The Artisan Blog
There’s a saying that is popular among residents of Alaska.
“If you cut Alaska in half” they’ll say with undisguised pleasure, “Texas would only be the third largest state in America.”
to truly get under the skin of America's 49th state would take a lifetime
We all know that Texas is pretty large but, from the temperate rainforests of the south to the Arctic tundra in the north, Alaska is immense and to truly get under the skin of America’s 49th state would take a lifetime of exploration. In the north particularly, the terrain becomes pretty inhospitable, magnificent but inhospitable, and light aircraft have become an integral part of life in the more isolated northerly parts. I’ve enjoyed some remarkable flights in my time but the journey across the Arctic Circle from Fairbanks to Coldfoot will last long in the memory.
Ice Road Truckers – The Nicest People You’ll Never Meet
My life working in travel has taken me to some spectacular places and along the way I’ve met countless fascinating and kind-hearted people but, it was the people I didn’t meet on Alaska’s James Dalton Highway who impressed me as much as anybody.
Next services 240 miles
The Dalton Highway was built as a service road to support the construction of the Alaskan Pipeline and nowadays its principal purpose is to serve the oilfields in the far, far north of America’s 49th state. Kings of this particular highway are the huge trucks that ply their trade along its 414 mile course and any fans of the TV programme “Ice Road Truckers” will be familiar with their burly, lumberjack shirted drivers. Theirs is a dangerous job. Here in Alaska’s wildest frontier there is little in the way of shelter or support for any driver whose truck breaks down or, worse yet, crashes. The road signs tell the story best. For example, as the truckers head south from Prudhoe Bay they encounter the news below.....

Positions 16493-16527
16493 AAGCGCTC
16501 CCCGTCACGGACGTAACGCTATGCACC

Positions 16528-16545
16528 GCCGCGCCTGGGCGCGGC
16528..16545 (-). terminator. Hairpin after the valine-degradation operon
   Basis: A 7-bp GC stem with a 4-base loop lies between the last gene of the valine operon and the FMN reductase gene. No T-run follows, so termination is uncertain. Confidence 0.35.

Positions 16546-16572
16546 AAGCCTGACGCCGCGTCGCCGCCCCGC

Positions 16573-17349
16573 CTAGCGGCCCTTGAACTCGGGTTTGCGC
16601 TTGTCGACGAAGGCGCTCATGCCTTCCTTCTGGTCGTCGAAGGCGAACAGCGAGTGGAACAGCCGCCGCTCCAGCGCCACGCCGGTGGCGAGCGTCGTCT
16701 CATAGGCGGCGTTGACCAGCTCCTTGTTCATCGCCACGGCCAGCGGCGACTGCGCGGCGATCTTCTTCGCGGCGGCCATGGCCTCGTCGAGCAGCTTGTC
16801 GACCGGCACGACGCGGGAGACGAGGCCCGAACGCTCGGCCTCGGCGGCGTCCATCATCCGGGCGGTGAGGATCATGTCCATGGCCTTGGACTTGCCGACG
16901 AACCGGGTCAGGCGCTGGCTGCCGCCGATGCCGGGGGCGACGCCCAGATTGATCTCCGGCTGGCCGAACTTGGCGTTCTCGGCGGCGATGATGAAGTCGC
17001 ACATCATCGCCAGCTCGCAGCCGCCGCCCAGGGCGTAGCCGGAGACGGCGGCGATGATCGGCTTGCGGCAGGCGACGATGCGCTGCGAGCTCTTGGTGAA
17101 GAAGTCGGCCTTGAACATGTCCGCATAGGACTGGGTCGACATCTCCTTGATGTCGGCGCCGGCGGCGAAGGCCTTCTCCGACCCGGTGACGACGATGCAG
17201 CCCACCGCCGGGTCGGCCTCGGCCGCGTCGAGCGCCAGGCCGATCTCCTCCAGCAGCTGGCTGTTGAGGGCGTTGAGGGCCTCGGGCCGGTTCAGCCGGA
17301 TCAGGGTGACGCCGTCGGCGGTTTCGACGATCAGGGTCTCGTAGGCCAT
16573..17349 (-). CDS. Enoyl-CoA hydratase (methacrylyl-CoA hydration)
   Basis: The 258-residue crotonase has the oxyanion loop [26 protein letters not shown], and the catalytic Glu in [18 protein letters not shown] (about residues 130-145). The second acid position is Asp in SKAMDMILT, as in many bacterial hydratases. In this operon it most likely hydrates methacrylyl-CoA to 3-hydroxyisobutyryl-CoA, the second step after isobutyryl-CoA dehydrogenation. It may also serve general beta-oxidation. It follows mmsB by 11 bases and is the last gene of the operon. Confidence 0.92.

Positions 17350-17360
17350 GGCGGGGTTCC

We live crazy modern-day lives, always on the go with little time for relaxation or reflection. Of course, there are all sorts of quick fixes for the stresses of contemporary living such as yoga or visiting a spa but we’re prepared to bet that few people consider dog sledding as the antidote to the hustle and bustle of our present-day existences.
Time to think......imagine such a thing!
By its very nature, dog sledding takes you to a quieter and more remote place far removed from the traffic and crowds of our urban centres but, it also provides time to both reflect and relax. Imagine yourself standing on a sled being pulled by a team of willing canines. On easy stretches such as a vast flat frozen lake, there is little to do other than marvel at the scenery, enjoy the near perfect silence and think. Time to think....imagine such a thing!